Mr. Hart, First I have to say that it was your positive comments about the Sorento PHEV that alleviated my buyer's order remorse and made me feel good about my decision. Secondly, I finally got my PHEV, albeit not the one I originally ordered and I have to say that I too was a little taken aback by C & D's review. I whole heartedly agree with your assessment. I ended up buying one from a dealer 250 miles from my home who agreed to drive it to me, meet my order car's price and drive off with my trade. The salesperson apparently didn't want to waste any time on the transaction, so when it got to me, it was showing 28 mpg. I drove it home and charged it over night to a full charge and the next day, I filled it with gas, and proceeded to drive it to and from work (4.6 m) daily. Aside from a couple of times when I let it get below a 20% charge and it went into HEV mode and a few cold mornings with the heater running, I have managed to get it up to 67.5 mpg and still rising while only using a half a tank of gas in 375 miles. I expect to check all my numbers when I get down to 1/4 tank and fill it up, but I fully expect to reach the advertised 79 mpg and have over a 500 mile range. Your article again raised my spirits and answered about the only negative article I have seen on the web. Thanks Alan Litz
You’re most welcome Alan! Kia’s Sorento PHEV has its “quirks” as do all vehicles (especially PHEVs). PHEVs represent a different capability and functionality than any of us were used to, when they started showing up on the roads, and it takes at least a little re-learning to get the most out of them. I very much appreciate that you have invested the time and thought into practice, into adaptation, to make the most of your Sorento PHEV. I think many drivers simply don’t want to think about such things, they just want to get in the car and drive it.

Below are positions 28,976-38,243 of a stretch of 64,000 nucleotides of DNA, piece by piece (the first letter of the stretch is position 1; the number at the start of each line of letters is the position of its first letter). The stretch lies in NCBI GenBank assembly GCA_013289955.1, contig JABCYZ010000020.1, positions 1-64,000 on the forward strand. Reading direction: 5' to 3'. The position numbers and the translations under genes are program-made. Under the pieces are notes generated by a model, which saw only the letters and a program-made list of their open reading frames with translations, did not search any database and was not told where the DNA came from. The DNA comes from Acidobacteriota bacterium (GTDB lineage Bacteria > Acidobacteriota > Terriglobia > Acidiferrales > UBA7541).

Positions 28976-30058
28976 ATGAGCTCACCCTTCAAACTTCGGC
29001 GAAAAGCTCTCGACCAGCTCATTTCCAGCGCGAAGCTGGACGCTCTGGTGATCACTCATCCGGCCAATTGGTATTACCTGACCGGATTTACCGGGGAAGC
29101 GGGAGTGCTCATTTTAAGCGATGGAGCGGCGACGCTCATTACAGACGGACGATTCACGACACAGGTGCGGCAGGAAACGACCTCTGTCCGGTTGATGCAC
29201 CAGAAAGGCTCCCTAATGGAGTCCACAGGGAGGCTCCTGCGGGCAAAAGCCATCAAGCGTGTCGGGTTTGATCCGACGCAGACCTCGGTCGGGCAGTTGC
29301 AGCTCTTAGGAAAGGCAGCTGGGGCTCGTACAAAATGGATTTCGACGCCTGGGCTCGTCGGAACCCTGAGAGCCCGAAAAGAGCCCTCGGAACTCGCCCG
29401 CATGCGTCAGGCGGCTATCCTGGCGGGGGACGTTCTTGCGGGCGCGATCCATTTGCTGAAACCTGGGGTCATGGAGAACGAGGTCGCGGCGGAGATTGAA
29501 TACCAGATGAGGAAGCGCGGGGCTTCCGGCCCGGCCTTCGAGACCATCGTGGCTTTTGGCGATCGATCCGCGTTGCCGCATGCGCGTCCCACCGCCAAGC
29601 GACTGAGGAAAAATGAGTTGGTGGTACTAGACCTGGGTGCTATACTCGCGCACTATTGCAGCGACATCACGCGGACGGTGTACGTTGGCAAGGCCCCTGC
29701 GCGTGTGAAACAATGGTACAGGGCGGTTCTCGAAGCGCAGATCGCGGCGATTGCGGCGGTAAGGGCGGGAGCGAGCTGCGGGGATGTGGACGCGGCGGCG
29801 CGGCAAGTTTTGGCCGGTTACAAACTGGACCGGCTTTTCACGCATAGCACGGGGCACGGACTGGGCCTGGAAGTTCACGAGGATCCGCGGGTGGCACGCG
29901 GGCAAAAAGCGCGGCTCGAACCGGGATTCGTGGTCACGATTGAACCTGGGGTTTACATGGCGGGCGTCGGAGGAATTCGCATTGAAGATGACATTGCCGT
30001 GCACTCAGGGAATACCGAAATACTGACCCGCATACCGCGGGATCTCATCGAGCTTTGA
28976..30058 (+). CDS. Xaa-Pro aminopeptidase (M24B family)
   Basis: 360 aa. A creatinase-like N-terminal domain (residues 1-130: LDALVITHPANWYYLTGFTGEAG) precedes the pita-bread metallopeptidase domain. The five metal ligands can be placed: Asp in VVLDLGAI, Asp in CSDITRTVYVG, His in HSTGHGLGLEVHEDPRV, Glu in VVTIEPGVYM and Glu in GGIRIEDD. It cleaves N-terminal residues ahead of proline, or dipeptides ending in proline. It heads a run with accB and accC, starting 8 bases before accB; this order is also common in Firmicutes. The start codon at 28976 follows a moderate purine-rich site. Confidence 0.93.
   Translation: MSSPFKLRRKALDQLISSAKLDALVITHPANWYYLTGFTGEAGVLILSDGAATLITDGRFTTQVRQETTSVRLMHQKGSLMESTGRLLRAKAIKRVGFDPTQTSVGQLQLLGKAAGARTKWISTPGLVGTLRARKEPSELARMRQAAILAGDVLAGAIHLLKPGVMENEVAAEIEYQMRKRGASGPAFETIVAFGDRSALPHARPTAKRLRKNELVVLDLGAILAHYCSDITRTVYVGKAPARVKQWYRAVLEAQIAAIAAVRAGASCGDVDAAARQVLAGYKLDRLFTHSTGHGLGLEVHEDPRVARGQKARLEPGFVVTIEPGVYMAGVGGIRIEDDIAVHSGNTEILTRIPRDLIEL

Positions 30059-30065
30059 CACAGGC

Thank you for your comments on the C&D article. I was not impressed by their article and was very disappointed in how they portrayed tis vehicle. They tried to test it as if it was the 2.5 model. I agree they have their biases and special interests. I have a PHEV on order and have researched it for quite some time and those who own them and drive them for what they are meant for seem to be very pleased. Thank you again for renewing my opinion of this car.
You’re welcome Kevin! I am very pleased with the Sorento PHEV, though I do wish it was easier to keep it in EV mode (that would take electric heating elements, possibly a larger battery, and a more powerful electric motor though). All that said, once you learn the vehicles limitations and how to work with them/make the most of it, it is stunningly efficient for such a large, heavy vehicle. I think Kia has done a fantastic job! Enjoy yours when it arrives!!